The founding pillars of Makers Landing is to create opportunities and support rising talent so it made sense that this ethos be seeded in Makers Landing.
The call for young designers to be part of this legacy project resulted in the V&A Waterfront giving up-and-coming creatives the opportunity to work alongside the lead advertising agency to create a visual identity for Makers Landing, giving them the chance to work with one of South Africa’s most iconic neighbourhoods.
Makers Landing is an innovative incubator for the local food industry. The space will be built around a community with food as a passion point and cultural connector, where authentic South African food and its diversity is shared and celebrated.
The call for applications to work on the visual identity for Makers Landing was put out to advertising and design colleges and programmes across the country. From these entries, five shortlisted creatives were invited to pitch their concepts to the judging panel.
Two finalists were chosen, Bonolo Chepape, a local textile designer and the founder of Lulasclan, and local up-and-coming photographer, Cole Ndelu.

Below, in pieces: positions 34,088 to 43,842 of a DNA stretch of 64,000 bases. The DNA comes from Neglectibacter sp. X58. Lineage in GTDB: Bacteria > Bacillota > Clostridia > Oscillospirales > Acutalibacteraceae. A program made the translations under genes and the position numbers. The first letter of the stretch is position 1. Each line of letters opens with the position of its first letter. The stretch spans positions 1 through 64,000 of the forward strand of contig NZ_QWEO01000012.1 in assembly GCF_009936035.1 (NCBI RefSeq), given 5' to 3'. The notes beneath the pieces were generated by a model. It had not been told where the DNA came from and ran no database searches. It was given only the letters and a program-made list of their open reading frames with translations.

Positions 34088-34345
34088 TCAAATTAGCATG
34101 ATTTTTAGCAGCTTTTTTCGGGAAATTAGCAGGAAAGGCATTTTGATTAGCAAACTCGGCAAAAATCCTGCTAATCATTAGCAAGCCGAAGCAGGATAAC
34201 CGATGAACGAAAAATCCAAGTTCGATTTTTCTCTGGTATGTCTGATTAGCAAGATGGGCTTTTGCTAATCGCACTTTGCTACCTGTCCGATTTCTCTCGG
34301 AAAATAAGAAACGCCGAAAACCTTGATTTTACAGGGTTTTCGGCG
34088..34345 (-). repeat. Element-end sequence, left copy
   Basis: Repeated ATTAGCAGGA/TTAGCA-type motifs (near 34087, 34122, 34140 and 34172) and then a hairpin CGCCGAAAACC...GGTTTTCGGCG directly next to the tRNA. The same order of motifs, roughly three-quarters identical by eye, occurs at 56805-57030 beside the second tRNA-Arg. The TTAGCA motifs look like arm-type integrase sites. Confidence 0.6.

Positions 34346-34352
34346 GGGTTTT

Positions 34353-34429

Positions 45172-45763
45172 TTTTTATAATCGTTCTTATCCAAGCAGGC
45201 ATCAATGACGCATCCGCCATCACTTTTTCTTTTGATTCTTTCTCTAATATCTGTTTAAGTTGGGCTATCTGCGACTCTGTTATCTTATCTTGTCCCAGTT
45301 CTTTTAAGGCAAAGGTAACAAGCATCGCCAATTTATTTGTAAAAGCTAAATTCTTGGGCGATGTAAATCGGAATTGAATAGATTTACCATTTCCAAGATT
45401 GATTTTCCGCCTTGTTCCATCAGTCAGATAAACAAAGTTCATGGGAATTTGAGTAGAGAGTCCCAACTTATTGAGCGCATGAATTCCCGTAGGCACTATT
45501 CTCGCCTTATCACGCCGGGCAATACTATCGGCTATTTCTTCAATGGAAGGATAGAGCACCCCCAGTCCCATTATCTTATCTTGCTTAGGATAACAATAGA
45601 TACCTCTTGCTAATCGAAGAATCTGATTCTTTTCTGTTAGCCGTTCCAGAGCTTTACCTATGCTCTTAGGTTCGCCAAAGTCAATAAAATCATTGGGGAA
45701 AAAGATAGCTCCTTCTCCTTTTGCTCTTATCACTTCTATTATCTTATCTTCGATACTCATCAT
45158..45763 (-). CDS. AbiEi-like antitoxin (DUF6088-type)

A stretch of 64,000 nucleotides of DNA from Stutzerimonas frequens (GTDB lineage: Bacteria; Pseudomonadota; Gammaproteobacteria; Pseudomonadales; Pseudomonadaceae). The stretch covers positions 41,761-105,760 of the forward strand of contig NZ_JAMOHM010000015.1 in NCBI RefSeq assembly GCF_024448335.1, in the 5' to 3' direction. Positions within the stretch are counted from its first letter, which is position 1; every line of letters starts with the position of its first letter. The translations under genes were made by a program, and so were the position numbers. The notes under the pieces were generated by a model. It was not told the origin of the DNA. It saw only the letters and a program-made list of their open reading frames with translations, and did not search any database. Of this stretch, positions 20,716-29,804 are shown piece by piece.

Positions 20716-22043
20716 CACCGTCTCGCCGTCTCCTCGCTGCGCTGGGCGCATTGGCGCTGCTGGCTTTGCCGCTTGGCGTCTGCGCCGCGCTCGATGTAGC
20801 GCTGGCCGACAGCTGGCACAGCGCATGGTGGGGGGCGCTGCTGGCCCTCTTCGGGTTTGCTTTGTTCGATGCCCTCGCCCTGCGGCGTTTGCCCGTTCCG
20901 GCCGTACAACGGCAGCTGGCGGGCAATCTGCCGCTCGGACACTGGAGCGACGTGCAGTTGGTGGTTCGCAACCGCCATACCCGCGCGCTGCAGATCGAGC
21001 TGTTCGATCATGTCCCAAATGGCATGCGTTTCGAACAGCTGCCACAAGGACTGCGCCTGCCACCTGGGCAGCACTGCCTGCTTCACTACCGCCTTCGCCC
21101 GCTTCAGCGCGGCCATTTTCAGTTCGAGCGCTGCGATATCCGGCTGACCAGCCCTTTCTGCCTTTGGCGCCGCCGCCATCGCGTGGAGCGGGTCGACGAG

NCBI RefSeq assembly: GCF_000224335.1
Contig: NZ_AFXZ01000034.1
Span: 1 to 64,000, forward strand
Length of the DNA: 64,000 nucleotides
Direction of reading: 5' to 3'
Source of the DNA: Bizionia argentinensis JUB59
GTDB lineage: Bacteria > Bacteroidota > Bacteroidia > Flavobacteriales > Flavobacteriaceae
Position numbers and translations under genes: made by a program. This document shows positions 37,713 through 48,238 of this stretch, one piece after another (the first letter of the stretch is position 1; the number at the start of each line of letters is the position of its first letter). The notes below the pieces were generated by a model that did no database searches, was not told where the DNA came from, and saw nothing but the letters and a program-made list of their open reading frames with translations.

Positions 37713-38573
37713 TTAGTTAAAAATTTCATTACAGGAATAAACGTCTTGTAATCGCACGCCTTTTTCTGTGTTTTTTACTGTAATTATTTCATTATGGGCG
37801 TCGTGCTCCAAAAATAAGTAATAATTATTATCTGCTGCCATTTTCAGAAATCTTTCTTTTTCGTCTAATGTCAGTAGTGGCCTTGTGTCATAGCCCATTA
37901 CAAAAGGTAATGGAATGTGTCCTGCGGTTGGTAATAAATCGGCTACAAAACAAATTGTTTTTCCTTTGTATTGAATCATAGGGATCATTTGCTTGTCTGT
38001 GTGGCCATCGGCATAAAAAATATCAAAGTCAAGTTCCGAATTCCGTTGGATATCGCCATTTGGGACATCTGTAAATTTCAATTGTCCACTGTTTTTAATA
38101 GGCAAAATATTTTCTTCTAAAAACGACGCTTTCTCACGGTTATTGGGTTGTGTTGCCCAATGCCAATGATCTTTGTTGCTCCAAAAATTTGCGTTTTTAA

These two young creatives developed the Makers Landing corporate identity under the guidance of the creative agency, OFyt (Old Friends Young Talent).
Bonolo Chepape is a young graphic designer from Rustenburg. The 28-year-old creative has strong Pedi cultural roots and a passion for storytelling that stems from early childhood visits to her grandmother in Botlhokwa, Limpopo.
“During these visits, I was literally surrounded by music, art, and storytelling which often took place around a fire. It would be stories of the rain queen Modjaji, the translation, and meaning of our clan names, poems and life lessons,” she explained.
After completing her Bachelor’s Degree in Graphic Design and Communication at the Midrand Graduate Institute, Bonolo worked in advertising for four years. In 2016, after leaving advertising, she decided to start her own online décor and design consultancy studio.
“Lulasclan encapsulates every essence of my being and it’s all about taking authentic African design and textiles to the world. One key motif in my illustrations or art is the celebration of women in the work I do. I want to celebrate women that inspire others and that have also inspired me.”
Cole Ndelu is a Johannesburg based contemporary artist; her work occupies the intersection between art, fashion, design, documentary, photography and spirituality.
At the heart of her practice is photography and the black community and she prides herself on creating work that celebrates, honours and champions black culture.
“My work (and existence) is a counter-narrative to the negativity and problematic representations of black people and Africa. I’m here to contribute positively to history and to the future by making imagery that makes my kin feel seen, beautiful and possible,” she said.
This young photographer’s work is unapologetically black and feminine focused. She strongly believes in creating visuals experiences that she wanted to see while growing up.
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